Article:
Go to the Egyptian Dreams shop
Egyptian Dreams
Ancient Egypt Discussion Board
 
 FAQFAQ   SearchSearch   MemberlistMemberlist   UsergroupsUsergroups   RegisterRegister 
 ProfileProfile   Log in to check your private messagesLog in to check your private messages   Log inLog in 

Nefertiti's daughters
Goto page Previous  1, 2, 3
 
Post new topic   Reply to topic    Egyptian Dreams Forum Index -> Evidence from Amarna
View previous topic :: View next topic  
Author Message
Gerard.
Scribe
Scribe


Joined: 26 Jan 2008
Posts: 492
Location: France

PostPosted: Thu Jul 10, 2008 1:10 pm    Post subject: Reply with quote

If you look for an egyptologist, in Reeves p.161 the two tasherit (juniors) are "king's daughters".

I do not own G.Roeder's book anymore, should you need to see the text, look for Hermopolis blocks 234 & 451 . An interresting fact is that on block 234 Ankhesenpaaton is mentionned as a daughter of Akhnenaten.
Back to top
View user's profile Send private message
Sobek
Scribe
Scribe


Joined: 26 Feb 2010
Posts: 113
Location: Maine, USA

PostPosted: Fri Mar 19, 2010 5:35 pm    Post subject: Reply with quote

Other than Meketaten, the guest of honor, three of the princesses appear in the death scene in chamber gamma in the royal tomb. Is this correct?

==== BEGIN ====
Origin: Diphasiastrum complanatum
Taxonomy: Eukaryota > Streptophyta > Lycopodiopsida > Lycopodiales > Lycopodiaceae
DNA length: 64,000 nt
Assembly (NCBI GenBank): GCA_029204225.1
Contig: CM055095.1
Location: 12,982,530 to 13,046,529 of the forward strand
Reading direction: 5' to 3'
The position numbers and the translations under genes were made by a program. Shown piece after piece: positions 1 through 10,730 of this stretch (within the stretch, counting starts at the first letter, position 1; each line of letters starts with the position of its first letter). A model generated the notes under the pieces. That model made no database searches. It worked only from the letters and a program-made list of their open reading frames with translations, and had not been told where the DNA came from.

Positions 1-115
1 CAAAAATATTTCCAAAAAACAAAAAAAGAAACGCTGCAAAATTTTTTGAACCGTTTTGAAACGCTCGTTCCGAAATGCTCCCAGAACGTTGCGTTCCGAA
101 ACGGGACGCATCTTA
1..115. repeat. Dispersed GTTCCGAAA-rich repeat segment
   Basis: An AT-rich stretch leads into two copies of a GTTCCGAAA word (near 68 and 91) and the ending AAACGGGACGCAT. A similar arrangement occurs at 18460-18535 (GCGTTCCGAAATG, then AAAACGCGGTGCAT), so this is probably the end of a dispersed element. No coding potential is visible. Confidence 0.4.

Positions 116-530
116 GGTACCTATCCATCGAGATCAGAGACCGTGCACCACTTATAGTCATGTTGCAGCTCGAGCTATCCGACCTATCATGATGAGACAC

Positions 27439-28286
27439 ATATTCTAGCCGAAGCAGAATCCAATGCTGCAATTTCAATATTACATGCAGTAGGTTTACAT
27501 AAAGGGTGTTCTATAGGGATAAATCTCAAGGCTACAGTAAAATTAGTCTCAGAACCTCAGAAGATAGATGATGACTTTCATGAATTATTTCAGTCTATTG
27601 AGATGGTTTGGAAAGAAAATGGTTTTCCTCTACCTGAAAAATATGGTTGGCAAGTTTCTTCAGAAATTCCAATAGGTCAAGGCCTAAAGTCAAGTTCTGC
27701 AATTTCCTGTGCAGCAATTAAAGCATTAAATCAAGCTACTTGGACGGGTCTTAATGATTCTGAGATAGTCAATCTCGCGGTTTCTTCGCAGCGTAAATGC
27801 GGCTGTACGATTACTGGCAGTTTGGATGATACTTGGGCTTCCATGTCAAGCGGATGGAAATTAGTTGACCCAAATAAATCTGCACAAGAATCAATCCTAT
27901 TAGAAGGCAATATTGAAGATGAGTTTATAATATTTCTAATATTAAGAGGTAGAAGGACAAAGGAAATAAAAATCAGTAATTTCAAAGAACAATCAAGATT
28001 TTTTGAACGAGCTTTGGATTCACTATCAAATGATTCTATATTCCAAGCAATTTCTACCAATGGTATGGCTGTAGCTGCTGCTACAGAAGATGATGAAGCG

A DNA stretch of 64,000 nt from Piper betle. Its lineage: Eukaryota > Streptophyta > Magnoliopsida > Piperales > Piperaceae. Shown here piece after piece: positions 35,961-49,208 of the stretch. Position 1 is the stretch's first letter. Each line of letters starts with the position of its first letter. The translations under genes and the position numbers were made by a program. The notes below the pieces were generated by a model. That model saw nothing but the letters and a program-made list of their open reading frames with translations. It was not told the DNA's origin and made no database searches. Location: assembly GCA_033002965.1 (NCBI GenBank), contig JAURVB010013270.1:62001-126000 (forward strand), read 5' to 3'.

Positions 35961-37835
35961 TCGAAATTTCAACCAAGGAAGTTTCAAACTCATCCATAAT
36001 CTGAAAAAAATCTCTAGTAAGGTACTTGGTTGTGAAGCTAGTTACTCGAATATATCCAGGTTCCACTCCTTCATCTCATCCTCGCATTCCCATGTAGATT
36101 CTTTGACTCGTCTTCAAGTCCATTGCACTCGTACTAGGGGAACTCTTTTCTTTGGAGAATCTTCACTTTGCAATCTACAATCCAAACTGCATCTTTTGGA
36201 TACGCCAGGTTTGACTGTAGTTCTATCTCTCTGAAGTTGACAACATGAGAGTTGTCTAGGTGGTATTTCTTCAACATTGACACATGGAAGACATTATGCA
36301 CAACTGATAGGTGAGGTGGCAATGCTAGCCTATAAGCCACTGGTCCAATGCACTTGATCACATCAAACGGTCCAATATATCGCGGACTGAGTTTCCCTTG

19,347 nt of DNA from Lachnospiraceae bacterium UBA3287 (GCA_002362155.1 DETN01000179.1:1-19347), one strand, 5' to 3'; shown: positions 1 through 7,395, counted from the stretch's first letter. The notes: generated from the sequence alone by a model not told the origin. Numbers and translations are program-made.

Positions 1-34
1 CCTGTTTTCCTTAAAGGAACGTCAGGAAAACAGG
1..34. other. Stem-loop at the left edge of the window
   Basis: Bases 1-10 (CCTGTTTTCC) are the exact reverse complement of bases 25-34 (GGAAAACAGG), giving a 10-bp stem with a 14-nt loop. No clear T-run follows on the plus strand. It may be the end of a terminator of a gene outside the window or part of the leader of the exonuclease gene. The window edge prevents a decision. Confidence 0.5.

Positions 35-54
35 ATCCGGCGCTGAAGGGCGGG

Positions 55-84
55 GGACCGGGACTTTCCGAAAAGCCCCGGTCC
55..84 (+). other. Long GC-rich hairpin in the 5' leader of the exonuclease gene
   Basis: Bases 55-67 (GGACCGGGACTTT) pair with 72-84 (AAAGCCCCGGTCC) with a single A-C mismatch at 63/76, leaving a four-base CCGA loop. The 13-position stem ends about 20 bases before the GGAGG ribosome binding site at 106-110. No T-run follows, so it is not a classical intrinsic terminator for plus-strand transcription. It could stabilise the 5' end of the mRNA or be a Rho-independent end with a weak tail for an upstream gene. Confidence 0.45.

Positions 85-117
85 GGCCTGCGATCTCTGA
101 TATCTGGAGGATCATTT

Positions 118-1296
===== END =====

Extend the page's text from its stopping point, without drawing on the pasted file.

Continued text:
Are the princesses, other than Meketaten, identified in this scene by inscription?
Back to top
View user's profile Send private message
anneke
Queen of Egypt
Queen of Egypt


Joined: 23 Jan 2004
Posts: 9305

PostPosted: Fri Mar 19, 2010 8:11 pm    Post subject: Reply with quote

This scene from the royal tomb?

The princesses are identified as Meritaten, Ankhesenpaaten and Nefernferuaten-tasherit for as far as I know.
Back to top
View user's profile Send private message
ELISE
Scribe
Scribe


Joined: 18 Jul 2005
Posts: 169

PostPosted: Fri Mar 19, 2010 9:46 pm    Post subject: Reply with quote

I think the chances of the tasherit princesses being daughters of Tutankhamen is very remote. Precisely because they have 'aten' name endings.

His children could not have been born till well after the death of Akhenaten and restoration of the old order - so I think they would have had different names.

The foetuses from KV62 are very likely his own stillborn offspring - but I don't see them as specifically Meritaten and Ankhesenpaaten tasherit.
Back to top
View user's profile Send private message